Did you know that our brain can only make a finite amount of decisions every single day?
Every time you make a decision (which by the way you are making every single second) you are using up more mental energy and therefore capacity in your brain. That is why usually by the end of the day you have more brain fog and find it harder to make bigger decisions and why we have the feeling that we need to just switch off. That’s because we do.
That is why when we are going through incredibly busy periods in our lives or just periods where we have to make big decisions e.g. moving home, changing your career, planning an event we feel more overwhelmed than usual.
This is where routines can help. If you complete a routine of any kind enough, it becomes a habit. When it becomes a habit, your brain can switch off a little from the decision making process as it already knows what is coming next.
A great example of this is when you arrive at your destination in a car and wonder how you got there as you don’t remember driving. It only happens on journeys you do often because it is imprinted and you don’t need as much conscious thought to do that journey. It gives your brain the freedom to be worrying about other things such as what you need to do this evening or what you fancy for dinner (all important decisions of course) – I bet if you were on an unfamiliar journey though and then you remembered something you hadn’t done or you start planning your day ahead, your brain would start blocking the ability to do that as it is already busy focusing on what you are doing right now.
The more routine you have in your day to day life, the more capacity you have to deal with life’s little surprises or frankly put, have the energy to deal with the next big project in your life. If you are running around aimlessly every single day, winging it as you go along and generally making it up as you go along, as soon as something else is added to your “have to do” list it can easily lead to overwhelm.
Most of us have heard of a morning routine and perhaps you have an evening routine? Those with children will likely have a routine for school drop offs and afterschool clubs. But what else can you make routine to reduce the decision making you have to do throughout your day or week?
What about a work routine? This is especially true for those that may be self-employed. Designate certain tasks such as paperwork and invoices to a particular day etc. If you are employed, I am sure there are certain tasks you do every week that you can start to schedule in and make a habit that you will do x,y and z on a Wednesday for example.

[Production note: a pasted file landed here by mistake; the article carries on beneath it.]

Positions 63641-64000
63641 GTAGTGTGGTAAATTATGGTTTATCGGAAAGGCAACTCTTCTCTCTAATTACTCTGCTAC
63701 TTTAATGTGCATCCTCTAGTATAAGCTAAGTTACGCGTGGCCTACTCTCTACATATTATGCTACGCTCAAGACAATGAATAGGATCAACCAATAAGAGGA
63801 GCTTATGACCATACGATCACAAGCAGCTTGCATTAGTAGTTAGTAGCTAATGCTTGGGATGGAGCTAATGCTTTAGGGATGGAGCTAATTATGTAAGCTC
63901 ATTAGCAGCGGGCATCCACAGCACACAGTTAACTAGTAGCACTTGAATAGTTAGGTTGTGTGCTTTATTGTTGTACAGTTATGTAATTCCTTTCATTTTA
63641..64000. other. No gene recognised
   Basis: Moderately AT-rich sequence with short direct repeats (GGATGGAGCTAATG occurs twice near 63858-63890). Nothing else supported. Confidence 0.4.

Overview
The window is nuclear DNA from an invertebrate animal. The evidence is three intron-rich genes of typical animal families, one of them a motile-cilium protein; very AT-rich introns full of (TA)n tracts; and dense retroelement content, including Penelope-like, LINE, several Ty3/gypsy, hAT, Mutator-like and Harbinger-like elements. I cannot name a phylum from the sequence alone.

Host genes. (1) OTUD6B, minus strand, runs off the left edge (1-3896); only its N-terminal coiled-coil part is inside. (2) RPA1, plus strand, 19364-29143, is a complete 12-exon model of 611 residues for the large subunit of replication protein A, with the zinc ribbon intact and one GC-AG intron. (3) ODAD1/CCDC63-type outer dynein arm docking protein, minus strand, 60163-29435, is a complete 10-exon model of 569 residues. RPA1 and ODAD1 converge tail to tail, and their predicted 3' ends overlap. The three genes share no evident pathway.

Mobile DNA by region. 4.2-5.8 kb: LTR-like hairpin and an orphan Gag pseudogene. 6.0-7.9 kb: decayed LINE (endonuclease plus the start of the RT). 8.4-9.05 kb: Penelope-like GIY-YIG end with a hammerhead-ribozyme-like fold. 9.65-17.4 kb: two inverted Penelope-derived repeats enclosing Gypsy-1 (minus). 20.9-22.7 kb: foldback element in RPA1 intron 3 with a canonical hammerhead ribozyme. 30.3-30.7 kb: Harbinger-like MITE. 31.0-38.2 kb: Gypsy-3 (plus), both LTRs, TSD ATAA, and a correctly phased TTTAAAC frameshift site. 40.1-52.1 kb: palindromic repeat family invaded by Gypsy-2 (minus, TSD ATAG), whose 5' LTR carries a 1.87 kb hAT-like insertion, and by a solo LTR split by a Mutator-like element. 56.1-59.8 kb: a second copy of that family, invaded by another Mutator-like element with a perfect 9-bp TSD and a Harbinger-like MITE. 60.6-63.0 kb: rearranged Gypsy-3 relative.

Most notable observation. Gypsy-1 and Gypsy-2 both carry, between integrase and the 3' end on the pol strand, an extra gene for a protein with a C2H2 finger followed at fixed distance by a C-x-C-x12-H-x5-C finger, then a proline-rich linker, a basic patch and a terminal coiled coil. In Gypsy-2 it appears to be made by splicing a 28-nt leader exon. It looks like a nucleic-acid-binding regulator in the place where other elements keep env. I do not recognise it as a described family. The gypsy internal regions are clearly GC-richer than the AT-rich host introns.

Meal planners are another great routine. Many may plan their meals for the week ahead but why not go further, for each season and have your menus on a rotating basis? Not only do you not have to decide what you will eat, you are more likely to stick to a plan meaning you are more likely to make healthier food choices too.
Self-care routines – could you plan something for every day of the week for you to fit in around your schedule, that way you don’t have to remember to look after yourself too or even make a conscious decision too, it is just part of your routine.
As mundane as it is, how about a cleaning routine? Be that daily, weekly or even monthly. Make a schedule for what you will do when and then there is no decision as to what needs to be done and what has already been done as you already know.
My final example is exercise routine. Many of us use the excuse of not having time to exercise but by carving out time once and creating the routine now, this frees you up down the line when making a decision about your schedule. I am no fitness coach though so I won’t delve into the benefits of an exercise routine to reach your fitness goals but there is an added perk there too.
When I talk about routines, that doesn’t mean that they are rigid set-in stone plans that you can never change. They are there as a fail-safe, when you need something to fall back on, when life is a little overwhelming and you can’t think what is next. When you are trying to prioritise your day you don’t have to worry about what is happening between 6am – 9am as you know they are your morning routines and your school routines for example. There is no need to break that down further as you are in a habit now for what that process entails.
Autonomy and structure gives you the freedom to then use the rest of the time using your energy to achieve those goals, do something fun, plan an event or cope with a big life event. They force you to think more consciously about how you live your life and if that is truly the way you want to spend it.
For me, evening routine is something I am trying to implement in my life. I am a terrible sleeper and am aware that is affecting me on a day-to-day basis and I could have a lot more energy if I fell asleep at a reasonable hour. Just sitting down to think about a routine has highlighted to me how badly I was setting myself up for a good nights sleep. Sometimes just that conscious thought even initially can show you how you can do better for yourself, let along the benefits it will have long term.
If you currently have no routines in your day to day life, start with a morning routine and build from there. Do not add a new routine until the last is embedded in you and feels more like a habit. The trick is to build slowly, you can’t change your life overnight, no matter what the goal is.
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